U.S. automakers preparing for potential Biden win

Automakers are gearing up for tough new vehicle emissions rules and policies favoring electric vehicles if Democratic presidential candidate Joe Biden wins the White House. Both, U.S. President Donald Trump and Biden need the votes of auto workers in Midwestern swing states such as Ohio and Michigan with both candidates saying they want automakers to create more auto jobs in the country rather than outsource them from China or Mexico.

Biden’s and Trump’s policies for the transportation and auto sector present automakers with very different sets of risks and rewards.

In the event of Biden winning the presidency, he is expected to reinstate the legal basis for California’s zero-emission vehicle rules and start reversing the Trump administration’s decision to ease fuel efficiency and carbon emission requirements through 2025.

Automakers are likely to face higher penalties for failing to meet fuel-efficiency standards. The Trump administration rolled back penalties for not meeting those standards, which the auto industry says saved them at least $1 billion in annual compliance costs, In August however, a federal appeals court reversed the administration action.

Biden has promised new tax incentives including rebates to buy EVs and a significant expansion in charging stations for electric vehicles – policy measures that automakers have long advocated.

In 2016, following Trump winning the presidency, a trade group representing major automakers in Washington had called on him to reconsider fuel-efficiency standards proposed by the outgoing Obama administration, which was backed by California and other coastal states. Now however, the industry is divided, While Honda Motor Co, Ford Motor Co, Volkswagen AG  and others have struck a compromise deal with California with regard to emissions standards, others including General Motors Co, Fiat Chrysler Automobiles NV, and Toyota Motor Corp have sided with the Trump Administrattion, in an effort to freeze out California and roll back emissions requirements.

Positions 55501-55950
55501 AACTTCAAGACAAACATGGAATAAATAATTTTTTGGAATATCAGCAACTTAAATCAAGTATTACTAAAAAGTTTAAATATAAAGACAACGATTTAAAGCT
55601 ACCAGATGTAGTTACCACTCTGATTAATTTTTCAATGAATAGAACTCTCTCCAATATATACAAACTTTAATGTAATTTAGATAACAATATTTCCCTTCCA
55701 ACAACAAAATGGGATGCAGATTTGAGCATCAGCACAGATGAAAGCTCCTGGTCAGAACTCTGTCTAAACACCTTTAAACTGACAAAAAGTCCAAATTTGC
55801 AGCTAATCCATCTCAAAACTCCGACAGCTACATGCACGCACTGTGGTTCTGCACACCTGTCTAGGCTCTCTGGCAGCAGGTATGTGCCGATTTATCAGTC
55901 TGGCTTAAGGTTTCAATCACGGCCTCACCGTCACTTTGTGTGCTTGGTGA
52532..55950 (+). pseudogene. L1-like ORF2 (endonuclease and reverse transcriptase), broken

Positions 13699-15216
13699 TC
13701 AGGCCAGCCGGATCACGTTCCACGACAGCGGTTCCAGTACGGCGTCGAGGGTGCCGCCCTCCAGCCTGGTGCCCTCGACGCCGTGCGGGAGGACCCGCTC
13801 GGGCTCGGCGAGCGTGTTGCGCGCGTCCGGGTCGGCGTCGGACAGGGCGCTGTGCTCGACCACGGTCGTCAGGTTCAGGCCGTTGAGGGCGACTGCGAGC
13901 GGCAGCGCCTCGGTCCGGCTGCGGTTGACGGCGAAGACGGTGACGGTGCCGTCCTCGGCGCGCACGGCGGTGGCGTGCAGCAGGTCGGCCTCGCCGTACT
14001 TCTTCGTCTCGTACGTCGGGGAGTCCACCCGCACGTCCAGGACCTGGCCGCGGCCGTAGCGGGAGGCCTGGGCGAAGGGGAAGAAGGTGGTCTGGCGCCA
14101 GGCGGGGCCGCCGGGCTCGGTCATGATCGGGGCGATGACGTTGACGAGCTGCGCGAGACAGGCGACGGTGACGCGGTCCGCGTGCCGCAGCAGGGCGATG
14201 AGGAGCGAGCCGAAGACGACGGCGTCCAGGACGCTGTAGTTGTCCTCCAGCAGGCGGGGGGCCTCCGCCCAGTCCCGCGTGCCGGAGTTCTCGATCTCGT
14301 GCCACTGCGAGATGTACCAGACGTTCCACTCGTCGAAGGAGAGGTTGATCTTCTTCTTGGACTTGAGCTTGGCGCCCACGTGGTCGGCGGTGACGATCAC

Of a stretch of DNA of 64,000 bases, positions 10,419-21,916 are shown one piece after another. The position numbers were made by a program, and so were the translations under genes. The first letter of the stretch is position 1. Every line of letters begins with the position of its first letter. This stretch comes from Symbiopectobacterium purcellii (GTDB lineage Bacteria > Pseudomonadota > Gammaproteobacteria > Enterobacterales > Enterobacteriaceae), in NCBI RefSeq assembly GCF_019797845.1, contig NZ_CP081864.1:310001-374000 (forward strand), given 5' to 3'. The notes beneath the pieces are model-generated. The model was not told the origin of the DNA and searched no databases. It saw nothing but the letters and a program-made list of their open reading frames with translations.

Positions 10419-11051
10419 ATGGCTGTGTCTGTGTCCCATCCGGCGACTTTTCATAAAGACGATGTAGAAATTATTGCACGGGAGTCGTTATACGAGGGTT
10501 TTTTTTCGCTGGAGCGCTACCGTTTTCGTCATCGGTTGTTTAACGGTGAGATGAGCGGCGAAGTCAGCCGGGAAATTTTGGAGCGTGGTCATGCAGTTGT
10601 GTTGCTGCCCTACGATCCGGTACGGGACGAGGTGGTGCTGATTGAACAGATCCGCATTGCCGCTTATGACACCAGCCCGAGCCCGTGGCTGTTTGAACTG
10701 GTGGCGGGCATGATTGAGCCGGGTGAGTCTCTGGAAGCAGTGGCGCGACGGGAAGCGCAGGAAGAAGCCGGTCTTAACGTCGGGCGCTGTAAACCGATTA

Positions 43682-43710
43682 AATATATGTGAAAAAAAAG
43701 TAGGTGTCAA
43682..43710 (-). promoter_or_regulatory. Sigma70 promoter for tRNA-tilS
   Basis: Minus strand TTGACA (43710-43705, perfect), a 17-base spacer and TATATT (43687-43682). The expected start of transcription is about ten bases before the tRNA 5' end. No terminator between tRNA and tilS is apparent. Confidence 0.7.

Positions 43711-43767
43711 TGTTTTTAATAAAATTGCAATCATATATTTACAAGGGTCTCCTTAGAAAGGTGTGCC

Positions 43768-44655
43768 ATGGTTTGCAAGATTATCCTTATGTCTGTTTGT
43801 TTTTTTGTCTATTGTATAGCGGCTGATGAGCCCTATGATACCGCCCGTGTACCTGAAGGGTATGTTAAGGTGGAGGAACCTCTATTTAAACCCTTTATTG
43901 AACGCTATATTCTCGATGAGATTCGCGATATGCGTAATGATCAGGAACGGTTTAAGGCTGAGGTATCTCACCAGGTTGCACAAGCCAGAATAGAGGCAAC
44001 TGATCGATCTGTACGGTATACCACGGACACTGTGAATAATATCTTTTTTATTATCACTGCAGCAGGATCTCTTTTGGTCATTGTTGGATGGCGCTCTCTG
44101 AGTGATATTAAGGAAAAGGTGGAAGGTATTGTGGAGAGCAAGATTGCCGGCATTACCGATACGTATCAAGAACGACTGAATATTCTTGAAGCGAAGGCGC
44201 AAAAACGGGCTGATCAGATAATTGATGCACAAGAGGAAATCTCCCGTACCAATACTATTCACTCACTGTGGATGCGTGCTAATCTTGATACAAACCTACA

The question that remains to be answered is that, will these automakers who had earlier backed Trump’s rollback, continue their legal fight in the courts should he lose his re-election bid?

According to John Bozzella, who heads an auto industry trade group, automakers are “committed to a cleaner, safer, smarter future and we understand the importance of working with all parties to achieve these goals.” However, the constituents of “all parties” could change if Biden wins the election.

Environmental groups and unions want more prominent roles in determining auto policy.

UAW members are concerned with the shift to electric vehicles since in combination with tougher emissions standards it will amount to a reduction in the job pool.

In a statement, a spokesperson for the UAW said, what is needed is “a transition to EV production that takes full advantage of economic opportunities and ensures that there are quality manufacturing jobs for tens of thousands of American workers that currently work on gas and diesel powered engines.”

While California wants to ban all fossil fuel-powered passenger vehicles by 2035, last Friday a New Jersey state environmental agency recommended that the state should ensure all passenger vehicles sold by 2035 are electric to meet emissions goals.

A few lawmakers are considering tax credits to help convert some engine and other auto facilities into building electric vehicle components.

“Climate-friendly policies and a good economy are not at loggerheads,” said U.S. Representative Andy Levin.



Categories: Creativity, Economy & Finance, Entrepreneurship, HR & Organization, Regulations & Legal, Strategy, Sustainability

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